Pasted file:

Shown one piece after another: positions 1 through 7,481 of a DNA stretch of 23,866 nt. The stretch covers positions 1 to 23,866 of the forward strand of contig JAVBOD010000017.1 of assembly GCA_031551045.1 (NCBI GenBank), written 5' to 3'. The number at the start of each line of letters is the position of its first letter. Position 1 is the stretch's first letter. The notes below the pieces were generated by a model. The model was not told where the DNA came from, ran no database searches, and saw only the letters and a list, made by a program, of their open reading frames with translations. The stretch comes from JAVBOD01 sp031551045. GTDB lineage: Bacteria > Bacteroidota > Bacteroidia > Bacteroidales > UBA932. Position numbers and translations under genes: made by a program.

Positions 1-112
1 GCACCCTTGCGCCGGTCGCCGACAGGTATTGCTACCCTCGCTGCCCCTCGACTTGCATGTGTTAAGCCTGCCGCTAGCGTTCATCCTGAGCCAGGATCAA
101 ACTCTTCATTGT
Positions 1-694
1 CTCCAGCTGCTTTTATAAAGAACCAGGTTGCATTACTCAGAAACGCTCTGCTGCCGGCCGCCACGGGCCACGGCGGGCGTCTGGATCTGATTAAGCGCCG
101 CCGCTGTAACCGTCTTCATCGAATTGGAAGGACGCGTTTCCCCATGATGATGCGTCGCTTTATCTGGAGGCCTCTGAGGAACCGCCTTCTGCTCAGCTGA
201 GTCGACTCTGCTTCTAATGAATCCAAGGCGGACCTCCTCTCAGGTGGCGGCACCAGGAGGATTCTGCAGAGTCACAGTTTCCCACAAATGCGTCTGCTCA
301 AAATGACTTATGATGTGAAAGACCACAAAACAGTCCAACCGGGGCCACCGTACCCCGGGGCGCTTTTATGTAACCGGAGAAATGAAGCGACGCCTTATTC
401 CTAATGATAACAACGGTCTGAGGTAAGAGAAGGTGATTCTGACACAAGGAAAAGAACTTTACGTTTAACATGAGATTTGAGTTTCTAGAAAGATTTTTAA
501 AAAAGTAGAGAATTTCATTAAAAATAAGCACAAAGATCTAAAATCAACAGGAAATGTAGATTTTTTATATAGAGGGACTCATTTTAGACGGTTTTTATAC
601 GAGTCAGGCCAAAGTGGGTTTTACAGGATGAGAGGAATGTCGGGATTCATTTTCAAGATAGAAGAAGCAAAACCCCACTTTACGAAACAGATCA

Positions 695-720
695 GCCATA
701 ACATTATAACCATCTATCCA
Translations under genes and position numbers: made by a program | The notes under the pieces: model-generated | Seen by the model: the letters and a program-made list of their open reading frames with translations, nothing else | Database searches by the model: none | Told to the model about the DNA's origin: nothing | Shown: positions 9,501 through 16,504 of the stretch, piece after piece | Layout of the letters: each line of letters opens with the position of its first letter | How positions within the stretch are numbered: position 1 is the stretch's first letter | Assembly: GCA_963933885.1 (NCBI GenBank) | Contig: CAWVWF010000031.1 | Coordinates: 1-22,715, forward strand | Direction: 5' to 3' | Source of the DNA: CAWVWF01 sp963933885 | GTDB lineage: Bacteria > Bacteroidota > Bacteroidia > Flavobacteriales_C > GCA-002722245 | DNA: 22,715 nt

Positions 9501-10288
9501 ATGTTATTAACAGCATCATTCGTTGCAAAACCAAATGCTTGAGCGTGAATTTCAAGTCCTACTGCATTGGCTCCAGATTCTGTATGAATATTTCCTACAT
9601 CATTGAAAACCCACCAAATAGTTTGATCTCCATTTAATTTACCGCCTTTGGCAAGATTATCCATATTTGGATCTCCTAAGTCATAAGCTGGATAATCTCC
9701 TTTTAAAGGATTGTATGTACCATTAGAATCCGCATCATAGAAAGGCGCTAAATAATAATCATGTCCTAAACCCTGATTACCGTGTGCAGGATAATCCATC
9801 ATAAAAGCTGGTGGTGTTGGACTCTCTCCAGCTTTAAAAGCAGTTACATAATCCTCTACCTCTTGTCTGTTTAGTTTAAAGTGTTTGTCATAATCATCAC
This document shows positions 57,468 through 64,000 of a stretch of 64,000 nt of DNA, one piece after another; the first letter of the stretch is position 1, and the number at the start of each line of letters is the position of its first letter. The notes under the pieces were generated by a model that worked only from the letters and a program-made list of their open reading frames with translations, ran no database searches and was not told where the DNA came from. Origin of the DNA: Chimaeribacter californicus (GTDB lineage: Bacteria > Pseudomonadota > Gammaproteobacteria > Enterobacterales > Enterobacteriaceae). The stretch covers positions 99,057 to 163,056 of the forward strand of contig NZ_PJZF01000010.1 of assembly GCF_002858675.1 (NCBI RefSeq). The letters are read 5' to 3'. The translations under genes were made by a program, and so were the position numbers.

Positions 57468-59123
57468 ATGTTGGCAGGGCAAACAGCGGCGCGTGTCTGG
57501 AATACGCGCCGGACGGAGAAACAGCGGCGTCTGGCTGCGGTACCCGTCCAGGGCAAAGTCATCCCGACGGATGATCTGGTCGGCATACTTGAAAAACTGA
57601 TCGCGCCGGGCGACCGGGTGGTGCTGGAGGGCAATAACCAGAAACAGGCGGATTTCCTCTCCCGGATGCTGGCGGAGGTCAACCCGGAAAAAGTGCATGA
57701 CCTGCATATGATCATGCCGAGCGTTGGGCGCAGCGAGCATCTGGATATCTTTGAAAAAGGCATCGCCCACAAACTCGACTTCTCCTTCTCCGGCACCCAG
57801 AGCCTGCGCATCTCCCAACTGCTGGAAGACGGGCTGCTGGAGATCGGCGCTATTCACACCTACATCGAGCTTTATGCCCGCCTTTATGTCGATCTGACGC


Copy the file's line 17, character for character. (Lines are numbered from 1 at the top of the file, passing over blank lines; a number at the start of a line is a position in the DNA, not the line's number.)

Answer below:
Positions 9501-10288